What this ragpicker did for a Mumbai local commuter will melt your heart
Dipchand Gupta, 30, spots purse having Rs 33,000 cash by the tracks and gives it to Thane stationmaster; latter traces owner who gets back entire month's earnings
(From left) Dipchand Gupta, a ragpicker, Akshara Mokashi and Thane stationmaster Vijay Rajak
This man could have gone from rags to riches overnight; instead, he went from rags to respect. A ragpicker in Thane, Dipchand Gupta, 30, found a woman's purse on the tracks on Monday night during the course of his work. Inside, he found debit and credit cards and Rs 33,000 cash, a sum he probably hasn't had the fortune to even see, let alone have. However, Gupta didn't make away with it. He gave it to the Thane stationmaster, who later handed it over to the woman who had lost it. Both the woman and stationmaster gave Gupta Rs 2,500 as a token of appreciation.
Gupta was picking up empty plastic bottles and other waste on the railway tracks near Thane station when he found the purse on the track of platform number 5, right at the end where the ladies coach halts.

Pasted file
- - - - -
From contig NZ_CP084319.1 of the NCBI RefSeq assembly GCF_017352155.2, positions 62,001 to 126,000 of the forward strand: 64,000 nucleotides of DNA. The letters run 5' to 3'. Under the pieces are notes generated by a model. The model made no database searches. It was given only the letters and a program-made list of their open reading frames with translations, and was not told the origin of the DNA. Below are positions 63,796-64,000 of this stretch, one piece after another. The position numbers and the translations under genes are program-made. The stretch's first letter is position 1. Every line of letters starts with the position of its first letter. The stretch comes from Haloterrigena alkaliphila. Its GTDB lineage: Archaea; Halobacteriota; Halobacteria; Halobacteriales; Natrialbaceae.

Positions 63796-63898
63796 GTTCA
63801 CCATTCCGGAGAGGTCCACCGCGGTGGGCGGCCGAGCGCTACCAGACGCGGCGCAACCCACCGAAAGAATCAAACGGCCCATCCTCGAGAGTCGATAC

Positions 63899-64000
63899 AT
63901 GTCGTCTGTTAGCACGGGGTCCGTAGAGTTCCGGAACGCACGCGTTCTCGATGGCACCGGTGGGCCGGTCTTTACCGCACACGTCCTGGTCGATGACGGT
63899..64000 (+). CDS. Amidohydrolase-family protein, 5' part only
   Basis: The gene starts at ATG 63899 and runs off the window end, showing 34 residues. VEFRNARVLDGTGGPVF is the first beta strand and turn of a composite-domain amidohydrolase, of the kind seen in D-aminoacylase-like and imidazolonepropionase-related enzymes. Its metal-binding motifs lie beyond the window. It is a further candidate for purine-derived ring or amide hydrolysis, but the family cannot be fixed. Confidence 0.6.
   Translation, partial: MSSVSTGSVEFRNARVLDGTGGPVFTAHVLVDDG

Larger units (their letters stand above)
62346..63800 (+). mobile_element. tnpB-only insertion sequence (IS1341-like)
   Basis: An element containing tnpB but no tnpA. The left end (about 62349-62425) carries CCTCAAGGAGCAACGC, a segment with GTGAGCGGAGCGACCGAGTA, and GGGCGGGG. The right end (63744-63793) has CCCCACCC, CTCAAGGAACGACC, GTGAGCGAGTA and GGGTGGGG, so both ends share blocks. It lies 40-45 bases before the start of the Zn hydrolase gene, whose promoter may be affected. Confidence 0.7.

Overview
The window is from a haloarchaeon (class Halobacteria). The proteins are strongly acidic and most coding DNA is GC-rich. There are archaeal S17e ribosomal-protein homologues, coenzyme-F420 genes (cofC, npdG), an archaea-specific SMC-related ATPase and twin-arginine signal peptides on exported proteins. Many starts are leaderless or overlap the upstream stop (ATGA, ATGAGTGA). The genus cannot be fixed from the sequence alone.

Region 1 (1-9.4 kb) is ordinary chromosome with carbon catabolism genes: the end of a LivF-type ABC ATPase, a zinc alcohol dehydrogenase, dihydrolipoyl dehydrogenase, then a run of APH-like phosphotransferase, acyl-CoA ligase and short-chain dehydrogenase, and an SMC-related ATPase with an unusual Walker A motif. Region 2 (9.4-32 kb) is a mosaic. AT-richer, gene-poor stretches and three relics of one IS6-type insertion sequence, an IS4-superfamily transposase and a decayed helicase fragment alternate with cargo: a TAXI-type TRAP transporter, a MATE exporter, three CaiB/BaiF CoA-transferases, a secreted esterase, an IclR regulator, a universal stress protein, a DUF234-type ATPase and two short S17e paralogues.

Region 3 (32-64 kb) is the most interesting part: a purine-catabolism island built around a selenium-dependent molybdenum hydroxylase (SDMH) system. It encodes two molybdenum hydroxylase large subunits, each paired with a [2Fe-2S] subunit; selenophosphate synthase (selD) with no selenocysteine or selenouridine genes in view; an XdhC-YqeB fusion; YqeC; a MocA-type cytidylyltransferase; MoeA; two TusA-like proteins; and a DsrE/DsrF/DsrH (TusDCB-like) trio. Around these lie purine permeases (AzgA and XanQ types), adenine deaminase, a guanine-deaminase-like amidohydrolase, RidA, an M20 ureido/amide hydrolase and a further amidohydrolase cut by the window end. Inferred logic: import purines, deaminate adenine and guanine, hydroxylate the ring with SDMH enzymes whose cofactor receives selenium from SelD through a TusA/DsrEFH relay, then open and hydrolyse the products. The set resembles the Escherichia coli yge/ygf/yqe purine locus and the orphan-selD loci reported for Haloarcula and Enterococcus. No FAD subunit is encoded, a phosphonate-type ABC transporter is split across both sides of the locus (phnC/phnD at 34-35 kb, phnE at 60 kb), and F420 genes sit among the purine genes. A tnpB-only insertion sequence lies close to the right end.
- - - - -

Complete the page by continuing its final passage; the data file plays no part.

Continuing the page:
On seeing the wad of Rs 2,000 and Rs 500 currency notes and valuables within, Gupta, who wasn't even able to count how much money was inside, immediately went to the stationmaster and handed over the purse, explaining to him how and where he had found it.
Rlys finds owner
Thane stationmaster B K Mahindhar said, "Gupta came to me and gave me the purse, telling me that he had found it on the track near platform number 5. Quite simply and innocently he said to me 'There is a lot of money inside it; please take care'. There was a total of Rs 33,000 cash, and debit and credit cards in the purse."
Thankful and relieved
"We found out that it belonged to Akshara Mokashi, a Thane resident, and immediately called her up. When she came to the station to take it, she told us she had lost it around 9 pm; thanks to Gupta, she got it back within an hour. Before she left, Gupta even warned her to be more careful in the future, especially while travelling in crowded trains with such a huge amount of cash," said another railway official.
Mokashi, 22, who works in Ghatkopar, said that on Monday, before leaving for home, she had withdrawn the previous month's entire salary to give to her family for household expenses.
"I realised I'd lost my purse when I got down from the autorickshaw. I called my friend to search for it near the station. We retraced my steps and looked in all the spots I had stopped, but, in the meantime, the ragpicker found it and gave it to a railway official. I am really thankful to him. It's my hard-earned money. I couldn't stop crying when I got the call that it had been found," added Mokashi.
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